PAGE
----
India Fighter Contract, Gunjan Bagla quoted in the Financial Times and Aviation Week

India Fighter Contract, Gunjan Bagla quoted in the Financial Times and Aviation Week

The Financial Times of London carried a full length feature story (February 6 and 7) on how the Eurofighter Typhoon lost the bid to the French-made Rafale in a contest that has lasted over five years and will cost between $10 billion and $20 billion over the life of the project.  I am quoted in the story as well as in a similar story that appeared in Aviation Week.   FT requires registration for you to view the entire story, entitled “A Dogfight Over Delhi”. The story was also repeated in the Toronto Globe & Mail, click here to read it

…They overlooked Indian misgivings about security of supply for an aircraft built by four countries across a continent in financial turmoil and amid worries about the aircraft’s radar capabilities. “The upside is that Eurofighter delivers you four countries as strategic partners,” says Douglas Barrie of the London-based International Institute for Strategic Studies, but “the down side is they have to negotiate with each other before they negotiate with you”.

. . .

They also underestimated the government-to-government nature of India’s arms dealings; its deep-seated fears over its energy vulnerabilities; and its hunt for a bargain. “Patience is a key aspect of doing business in India, as is price,” says Gunjan Bagla of California-based Amritt Inc, an advisory service. “The Indian approach is that so long as a product meets the minimum threshold of performance, then it seeks the best value for money. This should come as no surprise.”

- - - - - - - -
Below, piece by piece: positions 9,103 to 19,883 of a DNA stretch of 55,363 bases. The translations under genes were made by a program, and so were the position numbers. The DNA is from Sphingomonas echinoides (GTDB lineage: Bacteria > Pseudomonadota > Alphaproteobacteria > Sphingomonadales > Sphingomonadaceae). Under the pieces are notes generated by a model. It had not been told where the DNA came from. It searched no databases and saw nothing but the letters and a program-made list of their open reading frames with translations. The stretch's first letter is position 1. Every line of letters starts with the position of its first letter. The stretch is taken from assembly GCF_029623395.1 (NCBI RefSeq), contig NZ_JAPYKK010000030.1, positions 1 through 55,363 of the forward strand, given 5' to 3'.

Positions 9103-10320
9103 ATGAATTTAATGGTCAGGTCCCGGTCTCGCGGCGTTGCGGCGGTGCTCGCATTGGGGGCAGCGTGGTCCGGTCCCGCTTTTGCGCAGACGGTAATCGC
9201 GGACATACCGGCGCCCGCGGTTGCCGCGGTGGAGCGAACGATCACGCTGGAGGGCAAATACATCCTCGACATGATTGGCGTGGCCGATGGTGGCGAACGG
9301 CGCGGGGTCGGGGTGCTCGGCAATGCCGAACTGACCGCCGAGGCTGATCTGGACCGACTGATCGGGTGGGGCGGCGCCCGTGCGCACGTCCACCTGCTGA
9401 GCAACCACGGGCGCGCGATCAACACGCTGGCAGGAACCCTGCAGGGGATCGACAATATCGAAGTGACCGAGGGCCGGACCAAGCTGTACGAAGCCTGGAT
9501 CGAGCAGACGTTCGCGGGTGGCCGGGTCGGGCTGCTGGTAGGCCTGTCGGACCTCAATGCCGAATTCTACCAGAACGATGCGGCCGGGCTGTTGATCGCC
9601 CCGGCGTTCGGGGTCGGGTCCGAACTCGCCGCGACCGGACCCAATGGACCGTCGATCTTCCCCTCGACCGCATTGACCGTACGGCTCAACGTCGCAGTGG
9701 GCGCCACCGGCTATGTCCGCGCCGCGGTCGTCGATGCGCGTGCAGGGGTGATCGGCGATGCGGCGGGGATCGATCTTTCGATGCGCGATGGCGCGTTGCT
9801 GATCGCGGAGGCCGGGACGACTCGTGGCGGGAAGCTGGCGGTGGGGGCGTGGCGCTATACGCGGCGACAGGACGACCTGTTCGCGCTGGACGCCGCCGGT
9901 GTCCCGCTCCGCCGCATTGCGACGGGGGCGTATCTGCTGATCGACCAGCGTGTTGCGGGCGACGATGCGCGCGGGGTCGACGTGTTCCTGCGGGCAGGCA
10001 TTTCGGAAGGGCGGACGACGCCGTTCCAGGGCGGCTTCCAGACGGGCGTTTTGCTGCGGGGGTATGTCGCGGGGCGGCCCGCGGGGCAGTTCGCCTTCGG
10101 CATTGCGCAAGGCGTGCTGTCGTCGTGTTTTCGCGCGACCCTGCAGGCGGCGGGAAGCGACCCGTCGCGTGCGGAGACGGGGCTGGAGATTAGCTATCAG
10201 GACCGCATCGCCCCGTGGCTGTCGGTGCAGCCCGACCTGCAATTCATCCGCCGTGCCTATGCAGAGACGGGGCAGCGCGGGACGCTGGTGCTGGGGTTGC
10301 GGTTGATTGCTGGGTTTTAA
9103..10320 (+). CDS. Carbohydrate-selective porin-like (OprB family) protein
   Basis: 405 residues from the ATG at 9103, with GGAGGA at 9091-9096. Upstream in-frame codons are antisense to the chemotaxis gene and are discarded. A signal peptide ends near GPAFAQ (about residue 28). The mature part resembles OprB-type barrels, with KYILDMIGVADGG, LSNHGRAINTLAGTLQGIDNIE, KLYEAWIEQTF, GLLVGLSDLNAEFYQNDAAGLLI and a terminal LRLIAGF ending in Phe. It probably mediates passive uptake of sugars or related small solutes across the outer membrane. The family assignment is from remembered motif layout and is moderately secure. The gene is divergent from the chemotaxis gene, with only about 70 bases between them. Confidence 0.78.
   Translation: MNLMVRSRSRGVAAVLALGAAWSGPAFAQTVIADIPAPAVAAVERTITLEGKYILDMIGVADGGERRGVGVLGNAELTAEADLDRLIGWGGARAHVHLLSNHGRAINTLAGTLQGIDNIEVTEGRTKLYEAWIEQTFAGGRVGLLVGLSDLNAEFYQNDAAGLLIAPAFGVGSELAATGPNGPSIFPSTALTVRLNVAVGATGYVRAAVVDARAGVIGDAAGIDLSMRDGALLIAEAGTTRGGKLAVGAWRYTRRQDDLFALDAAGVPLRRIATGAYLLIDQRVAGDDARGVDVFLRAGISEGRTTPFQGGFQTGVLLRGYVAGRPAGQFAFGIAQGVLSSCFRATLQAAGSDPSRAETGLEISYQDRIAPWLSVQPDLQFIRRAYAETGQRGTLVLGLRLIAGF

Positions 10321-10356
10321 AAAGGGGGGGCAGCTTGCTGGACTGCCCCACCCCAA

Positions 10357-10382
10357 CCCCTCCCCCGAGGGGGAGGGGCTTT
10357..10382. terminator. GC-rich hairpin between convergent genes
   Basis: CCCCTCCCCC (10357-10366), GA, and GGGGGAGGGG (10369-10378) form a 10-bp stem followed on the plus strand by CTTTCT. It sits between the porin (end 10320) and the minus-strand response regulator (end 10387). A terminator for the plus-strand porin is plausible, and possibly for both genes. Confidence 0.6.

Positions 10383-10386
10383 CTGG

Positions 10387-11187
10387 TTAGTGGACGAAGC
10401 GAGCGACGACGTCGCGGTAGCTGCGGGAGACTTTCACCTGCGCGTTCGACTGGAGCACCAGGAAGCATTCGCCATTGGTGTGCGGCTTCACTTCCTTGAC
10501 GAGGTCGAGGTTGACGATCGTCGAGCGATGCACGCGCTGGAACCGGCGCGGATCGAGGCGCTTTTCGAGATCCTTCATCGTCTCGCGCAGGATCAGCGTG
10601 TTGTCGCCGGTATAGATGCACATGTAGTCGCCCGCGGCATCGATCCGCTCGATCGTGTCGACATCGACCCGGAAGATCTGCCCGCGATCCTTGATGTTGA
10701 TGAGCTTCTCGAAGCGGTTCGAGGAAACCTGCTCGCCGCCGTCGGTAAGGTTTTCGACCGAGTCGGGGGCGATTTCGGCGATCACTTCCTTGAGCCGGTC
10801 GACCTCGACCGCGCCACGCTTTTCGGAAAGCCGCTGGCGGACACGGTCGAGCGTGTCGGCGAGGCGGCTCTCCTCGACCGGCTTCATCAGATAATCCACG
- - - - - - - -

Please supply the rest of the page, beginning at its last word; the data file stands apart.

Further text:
About the same time Aviation Week carried a headline on its website on February 6, “Patient Dassault Set To Win MMRCA” on the same subject (and printed it on Page 46 as Viva Le MMRCA” I was quoted as below in this story.

But while it is up for debate whether India would have gained more strategically if it chose U.S. fighters, for instance, a Rafale deal at the least consolidates an old and important relationship. “The decision will definitely strengthen France’s relations with India,” says Ajey Lele, who works with the New Delhi-based Institute for Defense Studies and Analyses.

“It would be wise for American OEMs to tone down their typical pitch of technological superiority, which the Indian buyers are already aware of and respect,” says Gunjan Bagla, head of defense and aerospace at California-based management advisory company Amritt. “Hammering it further can be perceived in India as ‘American arrogance’ and does not help to win sales. India’s ministry of defense is not always dazzled with the ‘best’ technology; rather, it wants to specify a certain minimum threshold of performance. Exceeding the technical minimum does not confer advantage.”


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